High Performance Discontinuous Fibre Composites - a sustainable route to the next generation of composites

Lead Research Organisation: University of Bristol
Department Name: Aerospace Engineering

Abstract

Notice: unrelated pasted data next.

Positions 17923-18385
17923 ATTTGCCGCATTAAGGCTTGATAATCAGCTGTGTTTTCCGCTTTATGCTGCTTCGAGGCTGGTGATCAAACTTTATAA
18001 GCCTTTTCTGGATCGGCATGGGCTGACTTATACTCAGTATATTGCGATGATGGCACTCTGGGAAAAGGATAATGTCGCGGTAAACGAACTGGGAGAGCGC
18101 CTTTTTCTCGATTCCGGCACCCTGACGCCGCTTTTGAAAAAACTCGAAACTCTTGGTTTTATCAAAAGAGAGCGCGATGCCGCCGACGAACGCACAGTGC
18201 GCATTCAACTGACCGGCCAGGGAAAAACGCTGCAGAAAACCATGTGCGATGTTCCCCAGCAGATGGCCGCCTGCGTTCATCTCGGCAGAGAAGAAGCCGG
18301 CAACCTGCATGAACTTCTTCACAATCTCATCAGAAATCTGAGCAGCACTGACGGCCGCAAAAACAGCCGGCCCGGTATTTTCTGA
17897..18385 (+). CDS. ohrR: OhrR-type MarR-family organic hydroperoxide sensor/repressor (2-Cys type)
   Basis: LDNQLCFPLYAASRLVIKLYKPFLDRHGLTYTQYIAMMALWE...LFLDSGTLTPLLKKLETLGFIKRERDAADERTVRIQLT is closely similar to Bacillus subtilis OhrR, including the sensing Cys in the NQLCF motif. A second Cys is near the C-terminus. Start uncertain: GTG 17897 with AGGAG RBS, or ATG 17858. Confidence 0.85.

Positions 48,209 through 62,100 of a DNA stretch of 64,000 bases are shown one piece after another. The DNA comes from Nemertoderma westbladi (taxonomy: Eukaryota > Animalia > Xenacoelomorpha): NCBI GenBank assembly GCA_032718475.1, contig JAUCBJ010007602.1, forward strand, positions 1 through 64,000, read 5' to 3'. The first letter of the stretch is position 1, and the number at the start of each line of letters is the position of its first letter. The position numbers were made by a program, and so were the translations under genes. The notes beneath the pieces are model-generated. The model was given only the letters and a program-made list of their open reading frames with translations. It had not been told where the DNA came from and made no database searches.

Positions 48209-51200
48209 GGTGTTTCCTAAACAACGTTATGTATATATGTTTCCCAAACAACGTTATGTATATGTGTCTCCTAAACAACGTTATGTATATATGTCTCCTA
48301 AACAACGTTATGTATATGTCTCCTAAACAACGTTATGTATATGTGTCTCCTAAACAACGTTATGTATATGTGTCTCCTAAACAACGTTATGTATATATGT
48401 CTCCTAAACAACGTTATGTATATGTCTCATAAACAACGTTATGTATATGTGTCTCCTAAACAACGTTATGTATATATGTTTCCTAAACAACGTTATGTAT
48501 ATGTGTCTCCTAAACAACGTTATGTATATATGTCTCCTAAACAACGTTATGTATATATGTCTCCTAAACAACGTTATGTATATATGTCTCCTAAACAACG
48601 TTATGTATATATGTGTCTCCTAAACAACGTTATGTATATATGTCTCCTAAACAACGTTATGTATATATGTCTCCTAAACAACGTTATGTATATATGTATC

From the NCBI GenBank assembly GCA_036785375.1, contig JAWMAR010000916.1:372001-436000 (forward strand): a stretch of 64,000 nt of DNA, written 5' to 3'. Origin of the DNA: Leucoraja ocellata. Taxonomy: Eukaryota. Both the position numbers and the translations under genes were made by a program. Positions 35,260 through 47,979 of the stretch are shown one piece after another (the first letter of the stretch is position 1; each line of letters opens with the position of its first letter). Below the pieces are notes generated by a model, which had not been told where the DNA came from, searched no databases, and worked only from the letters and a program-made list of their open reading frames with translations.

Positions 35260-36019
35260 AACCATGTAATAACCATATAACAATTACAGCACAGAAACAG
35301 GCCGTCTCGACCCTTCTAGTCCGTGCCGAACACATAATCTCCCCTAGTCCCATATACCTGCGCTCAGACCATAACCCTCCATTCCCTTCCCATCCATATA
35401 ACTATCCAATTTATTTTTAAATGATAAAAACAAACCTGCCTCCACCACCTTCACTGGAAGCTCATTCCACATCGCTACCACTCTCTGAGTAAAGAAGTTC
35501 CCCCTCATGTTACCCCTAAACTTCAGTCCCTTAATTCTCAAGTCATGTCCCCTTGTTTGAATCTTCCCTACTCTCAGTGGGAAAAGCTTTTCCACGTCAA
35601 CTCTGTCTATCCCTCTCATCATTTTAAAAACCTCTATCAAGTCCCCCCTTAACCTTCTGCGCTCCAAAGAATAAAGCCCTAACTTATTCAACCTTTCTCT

Continuous carbon fibre composites are capable of competing directly with advanced metals in terms of structural performance. The advantages of composites come from the ability to manufacture complex shapes, generally in relatively low volume production, in weight saving and corrosion resistance. However, continuous fibre composites are difficulties to manufacture, leading to both high costs and to the potential for generation of a range of defects impacting strongly on performance. In addition, continuous fibre composites cannot be directly recycled as there is no way of reusing the fibres that can be extracted in long, but not continuous and topologically ordered form. From an examination of the current status of the composites industry two big challenges can be identified. The first is to increase defect-free production volumes by at least an order of magnitude - leading directly to the need to simplify and automate the manufacturing processes [12]. The second is the requirement to generate more sustainable composites solutions by moving towards a circular economy based model [13] via the development of recycling processes able to retain the material's mechanical properties and economic value. In principle, there is nothing new in this analysis of the challenges, however, a great deal of research activity has been expended in these areas in the last two decades without achieving a step-change in capability. The central thesis of this proposal is that the principal difficulties in both achieving low cost, reliable, high volume production and readily recyclable advanced composites arise from a single source: the fact that the fibres are continuous and that both problem areas can be directly tackled by adopting highly Aligned Discontinuous Fibre Reinforced Composites (ADFRCs).